Site monetization is one of the biggest challenges that publishers large and small face when growing their influence. There is a plethora of monetization tactics, tools, and services to choose from, and often this overload of options is intimidating enough to scare publishers away entirely. A new Publisher Roundtable report that sovrn, VigLink, and research firm Netpop put together revealed insight into how publishers are approaching monetization and in which areas they need additional support.
The surveyed publishers identified several barriers to monetization, but by far the biggest culprit was choosing where to begin. This is understandable, considering the continued wildfire growth of the ad-tech industry and subsequent explosion in advertising options for publishers. Then came add-in sponsored posts, in-text ads, affiliate programs – the list goes on.
Professional (and some semi-professional) publishers have entire departments dedicated to monetization, so they are able to break this big overwhelming initiative into smaller, digestible parts. Sites with more than 50,000 unique readers per month generally utilize around four ad networks, about 1.5 networks more than sites with less than 10,000 unique readers per month. This doesn’t account for other time-consuming strategies like managing brand sponsorships, video, and affiliate tools. So with fewer resources at their disposal, how can emerging publishers effectively monetize their sites?
Research Your Peers
Imitation is the sincerest form of flattery, and also a very efficient approach to getting started with website monetization. Choose three to five competitor sites in your vertical or other sites that you aspire to catch up to one day. Spend some time cruising their site and taking notes about their monetization strategy. Are they running advertisements? If so, how many zones do they have? Do you notice any sponsored posts, affiliate links, or subscriptions/paywalls?
Also take notice of their community by reading the comments and checking out their social media presence. For example, if they are running sponsored content posts, are those posts being shared and commented on at the same rate as native posts? If not, this may be a sign that this particular site’s readers aren’t receptive to the sponsored posts, and they may even be detracting from their readers’ experience. As a rule, you always want to go for the tactics that are most natural to the site and do not overtly dominate the real meat of your site.
There are several tools that I use for this kind of competitive research; one of my favorites is called Ghostery. This Chrome extension acts a Web detective, revealing tags, beacons, and a roll call of ad networks, behavioral data providers, Web publishers, and more.
If you need a bit of extra help choosing which sites you should be researching, tools like SimilarSites can help you quickly identify other publishers in your vertical to look into. Also check out Buzzsumo, which aggregates online influencers for any vertical or keyword that you choose.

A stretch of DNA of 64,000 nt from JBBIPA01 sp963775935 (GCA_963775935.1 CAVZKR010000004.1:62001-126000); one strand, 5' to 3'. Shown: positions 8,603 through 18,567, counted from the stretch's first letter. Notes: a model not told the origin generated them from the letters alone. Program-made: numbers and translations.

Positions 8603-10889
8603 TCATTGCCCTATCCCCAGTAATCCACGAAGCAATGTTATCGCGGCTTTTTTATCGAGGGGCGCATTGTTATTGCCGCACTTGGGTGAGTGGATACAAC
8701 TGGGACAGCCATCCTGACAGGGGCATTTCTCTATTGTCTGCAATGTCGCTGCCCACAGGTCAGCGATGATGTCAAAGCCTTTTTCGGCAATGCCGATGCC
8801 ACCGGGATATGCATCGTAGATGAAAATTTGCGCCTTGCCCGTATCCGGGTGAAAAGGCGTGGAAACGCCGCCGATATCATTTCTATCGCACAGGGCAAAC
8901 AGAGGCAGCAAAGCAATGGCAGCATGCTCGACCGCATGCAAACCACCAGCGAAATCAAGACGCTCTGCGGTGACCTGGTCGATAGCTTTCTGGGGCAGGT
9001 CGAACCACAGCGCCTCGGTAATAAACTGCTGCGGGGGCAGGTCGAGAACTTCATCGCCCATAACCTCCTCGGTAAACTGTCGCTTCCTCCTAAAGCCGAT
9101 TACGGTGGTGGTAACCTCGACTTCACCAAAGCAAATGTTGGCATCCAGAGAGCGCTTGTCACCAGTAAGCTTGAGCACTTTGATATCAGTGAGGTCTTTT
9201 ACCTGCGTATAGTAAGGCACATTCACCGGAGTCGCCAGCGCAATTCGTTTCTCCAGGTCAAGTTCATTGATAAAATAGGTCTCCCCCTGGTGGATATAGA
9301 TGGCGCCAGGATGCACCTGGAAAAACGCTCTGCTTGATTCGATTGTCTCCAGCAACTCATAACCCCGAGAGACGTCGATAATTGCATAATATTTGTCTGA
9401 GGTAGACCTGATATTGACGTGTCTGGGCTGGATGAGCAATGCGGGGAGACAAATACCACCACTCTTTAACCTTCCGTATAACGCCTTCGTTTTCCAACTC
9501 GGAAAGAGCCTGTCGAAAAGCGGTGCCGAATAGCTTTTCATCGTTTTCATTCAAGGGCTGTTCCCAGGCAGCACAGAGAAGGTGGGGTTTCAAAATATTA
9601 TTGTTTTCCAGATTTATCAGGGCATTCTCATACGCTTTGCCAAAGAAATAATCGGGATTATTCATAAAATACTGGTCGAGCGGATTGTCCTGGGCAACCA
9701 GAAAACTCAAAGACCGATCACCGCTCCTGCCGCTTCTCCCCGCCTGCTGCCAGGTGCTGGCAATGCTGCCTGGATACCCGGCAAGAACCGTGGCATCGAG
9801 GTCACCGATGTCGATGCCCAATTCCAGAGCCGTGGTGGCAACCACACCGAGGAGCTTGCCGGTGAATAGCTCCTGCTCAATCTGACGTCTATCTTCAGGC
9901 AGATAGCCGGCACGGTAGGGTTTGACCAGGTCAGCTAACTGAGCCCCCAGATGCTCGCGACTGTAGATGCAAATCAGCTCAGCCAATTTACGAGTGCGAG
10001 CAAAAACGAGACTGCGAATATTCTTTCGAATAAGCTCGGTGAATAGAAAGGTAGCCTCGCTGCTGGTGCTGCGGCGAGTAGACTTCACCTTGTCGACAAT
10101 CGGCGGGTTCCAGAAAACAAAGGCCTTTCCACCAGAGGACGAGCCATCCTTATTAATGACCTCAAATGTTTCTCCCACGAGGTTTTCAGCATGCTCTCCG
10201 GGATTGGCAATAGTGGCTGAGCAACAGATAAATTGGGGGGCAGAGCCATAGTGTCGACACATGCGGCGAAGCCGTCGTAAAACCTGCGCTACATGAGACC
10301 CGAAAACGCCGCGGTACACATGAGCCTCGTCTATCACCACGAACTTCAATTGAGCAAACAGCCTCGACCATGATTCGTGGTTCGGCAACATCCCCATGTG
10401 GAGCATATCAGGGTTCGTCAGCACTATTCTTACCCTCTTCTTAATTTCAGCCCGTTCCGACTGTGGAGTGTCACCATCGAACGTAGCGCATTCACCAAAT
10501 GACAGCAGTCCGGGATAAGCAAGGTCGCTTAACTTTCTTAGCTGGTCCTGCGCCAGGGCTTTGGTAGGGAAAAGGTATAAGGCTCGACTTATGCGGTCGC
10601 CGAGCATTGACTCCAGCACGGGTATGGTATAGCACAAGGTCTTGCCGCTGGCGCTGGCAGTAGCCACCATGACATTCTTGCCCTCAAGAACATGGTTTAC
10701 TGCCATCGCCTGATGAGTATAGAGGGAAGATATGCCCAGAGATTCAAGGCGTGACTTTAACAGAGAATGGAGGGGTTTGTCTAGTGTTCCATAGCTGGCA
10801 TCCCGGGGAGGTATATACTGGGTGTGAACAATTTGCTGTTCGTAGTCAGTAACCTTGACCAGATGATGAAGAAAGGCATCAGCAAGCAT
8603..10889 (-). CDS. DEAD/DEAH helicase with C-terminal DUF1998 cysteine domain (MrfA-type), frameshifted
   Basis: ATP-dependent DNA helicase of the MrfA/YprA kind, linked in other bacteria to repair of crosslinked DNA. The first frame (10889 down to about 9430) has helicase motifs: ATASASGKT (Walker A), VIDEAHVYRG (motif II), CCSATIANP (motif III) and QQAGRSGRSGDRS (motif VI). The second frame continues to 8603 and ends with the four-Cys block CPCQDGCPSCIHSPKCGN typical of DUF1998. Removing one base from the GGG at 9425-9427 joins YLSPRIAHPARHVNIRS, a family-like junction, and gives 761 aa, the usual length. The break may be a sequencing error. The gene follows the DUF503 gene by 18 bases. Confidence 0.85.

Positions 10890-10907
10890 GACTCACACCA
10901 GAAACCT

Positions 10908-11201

Enter the Matrices
Now you have a list of potential options for your site, but you still have to decide where to start. There are two different approaches to selection; I highly recommend going through both exercises quite frequently, at least once per quarter.
First, build out a feature comparison matrix for the list of monetization tactics you have complied. List all of the different approaches in the first column of the matrix, and list selection criteria along the top row. Potential selection criteria may include:
- Input – What is the time investment?
- Control – How much control do you have? Can you control the look and feel, placement on your site, content, etc.? Can you run A/B tests?
- Reporting – How robust are reports? Do have to build them yourself or are they out-of-the-box? Can you calculate return on investment (ROI)?
- User Experience – Does it add to, subtract from, or have no effect on user experience?
- Cost – Is there an introductory, monthly, or licensing cost?
- Revenue – How much money can you make?
You may have to do some research to fill some of the boxes, but this gives you an efficient framework for researching different strategies. Once you fill out your matrix, it will look something like this:
In this example, display ads are the most beneficial form of monetization. There is low input effort, moderate control over content, robust reporting capabilities, no initial cost, and high potential for revenue. Using this matrix, you can create a triage list of which tactics you should implement now, next, and later.
Don’t Boil the Ocean
This next exercise helps publishers compare effort and impact of monetization strategies. On the x-axis we have the amount of implementation effort from low to high and on the y-axis we have impact from low to high. We now have four quadrants; the activities that live in the upper left quadrant are highly impactful, but easy to implement; embark on these first. Prioritize the remaining activities based on their location on this matrix.
Prioritization is essential to success in monetization. Jumping head-first into multiple tools can be detrimental to success. Start by laying out a plan for implementation, even if it’s only for the next month. Taking one baby step at a time is often the best way to escape the beginner’s paralysis. If you don’t know where to start, you aren’t alone. Just do your research, build a roadmap, and start slow.
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